The act exempts from the remediation program requirement any recipient that will use the grant funds to:

1. prepare a comprehensive brownfield remediation and redevelopment plan,

2. only assess a brownfield's condition, or

3. abate hazardous building materials as long as the recipient demonstrates to the DECD and DEEP commissioners that these materials are the only remaining contamination on the property.

6 — BROWNFIELD REMEDIATION PROPERTY TAX INCENTIVES

The act makes several changes in the law that allows municipalities to offer different types of property tax incentives to brownfield owners. These incentives include abating (reducing) the taxes on a remediated brownfield or fixing its assessment at its pre-remediation level. Under the act, municipalities may offer these incentives to people and entities proposing to acquire a brownfield (i.e., prospective owners). As with current brownfield owners, municipalities that choose to offer these incentives to prospective owners must do so by entering into an agreement with a prospective owner. Prospective owners (and state-certified brownfield land banks) already qualify for property tax forgiveness, the other incentive municipalities may offer to spur brownfield remediation and redevelopment.

Municipalities that choose to offer these incentives must also require the recipient to comply with the law's requirements, including those for remediating a brownfield. Prior law required the recipients of tax forgiveness and assessment fixes to remediate the property under a DEEP voluntary remediation program and meet the Transfer Act's remediation standards. The act expands the range of programs recipients may use to remediate a brownfield to include DECD's voluntary remediation programs, which provide protection from liability if the remediation is completed according the Transfer Act's standards.

2-4 — NAUL

The act loosens a restriction on the use of NAULs, which are designed to control activities that could potentially expose people to contamination. Prior law prohibited NAULs from being used in places where a prior holder of interest in the property held an interest that allowed (1) activities the NAUL otherwise prohibited or (2) intrusions into contaminated soil. The act eliminates the latter restriction and allows NAULs to be used in areas where the prior interest allows the activities the NAUL prohibits, but only if the prior holder agrees, by signing the NAUL, to subject that interest to the NAUL's conditions.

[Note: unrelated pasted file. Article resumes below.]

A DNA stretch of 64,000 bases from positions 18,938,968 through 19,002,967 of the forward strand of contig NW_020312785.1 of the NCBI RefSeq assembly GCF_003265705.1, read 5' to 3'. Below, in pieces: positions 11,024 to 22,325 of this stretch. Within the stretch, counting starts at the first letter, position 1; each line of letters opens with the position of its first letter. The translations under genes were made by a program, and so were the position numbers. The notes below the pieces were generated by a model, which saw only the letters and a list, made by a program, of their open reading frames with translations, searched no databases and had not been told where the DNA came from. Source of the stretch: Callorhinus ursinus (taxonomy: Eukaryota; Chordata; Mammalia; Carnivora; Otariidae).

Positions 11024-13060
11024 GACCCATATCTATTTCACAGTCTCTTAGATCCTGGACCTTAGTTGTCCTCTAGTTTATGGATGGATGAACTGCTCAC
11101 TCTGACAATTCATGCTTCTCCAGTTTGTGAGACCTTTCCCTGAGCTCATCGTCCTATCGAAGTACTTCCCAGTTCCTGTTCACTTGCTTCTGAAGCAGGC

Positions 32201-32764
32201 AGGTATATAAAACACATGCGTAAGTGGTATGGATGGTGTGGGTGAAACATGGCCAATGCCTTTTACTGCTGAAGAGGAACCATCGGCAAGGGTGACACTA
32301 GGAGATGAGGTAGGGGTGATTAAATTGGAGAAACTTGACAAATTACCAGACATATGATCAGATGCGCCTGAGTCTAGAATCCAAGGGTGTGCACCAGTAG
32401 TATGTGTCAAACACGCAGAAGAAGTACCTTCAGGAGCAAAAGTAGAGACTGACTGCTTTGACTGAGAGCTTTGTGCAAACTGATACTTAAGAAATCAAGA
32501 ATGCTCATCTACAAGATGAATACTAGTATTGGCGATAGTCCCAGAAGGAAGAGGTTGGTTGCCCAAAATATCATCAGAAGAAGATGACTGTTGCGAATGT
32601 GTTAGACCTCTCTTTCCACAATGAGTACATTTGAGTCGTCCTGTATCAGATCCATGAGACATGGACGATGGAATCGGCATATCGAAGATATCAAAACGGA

7 — ENVIRONMENTAL IMPACT EVALUATION EXEMPTION FOR SUBMARINE CONSTRUCTION PROJECTS

By law, with exceptions, state agencies must prepare an environmental impact evaluation of any activity they propose or fund. The act creates an exception to this requirement for activities supporting certain nuclear submarine construction projects.

The act exempts from this requirement activities that are part of a nuclear submarine construction project that received, on or before the act's passage, the highest priority ranking (i.e., DX) under the U.S. Defense Department's Defense Priorities and Allocation System (see BACKGROUND). The activity must further an “approved program,” as defined under the Defense Priorities and Allocations System regulations (15 C.F.R. Part 700).

BACKGROUND

Defense Priorities and Allocations Systems Program

Administered by the U.S. Department of Commerce's Bureau of Industry and Security, the Defense Priorities and Allocations Systems Program prioritizes national defense-related contracts and orders throughout the U.S. supply chain to support military, energy, homeland security, emergency preparedness, and critical infrastructure requirements.

The authorization comes from Title I of the Defense Production Act of 1950, which required the president to require preferential acceptance and performance of contracts or orders (other than employment contracts) supporting certain approved national defense and energy programs, and to allocate materials, services, and facilities in such a manner as to promote these programs. The president delegated this authority to the Commerce Department under Executive Order 13603.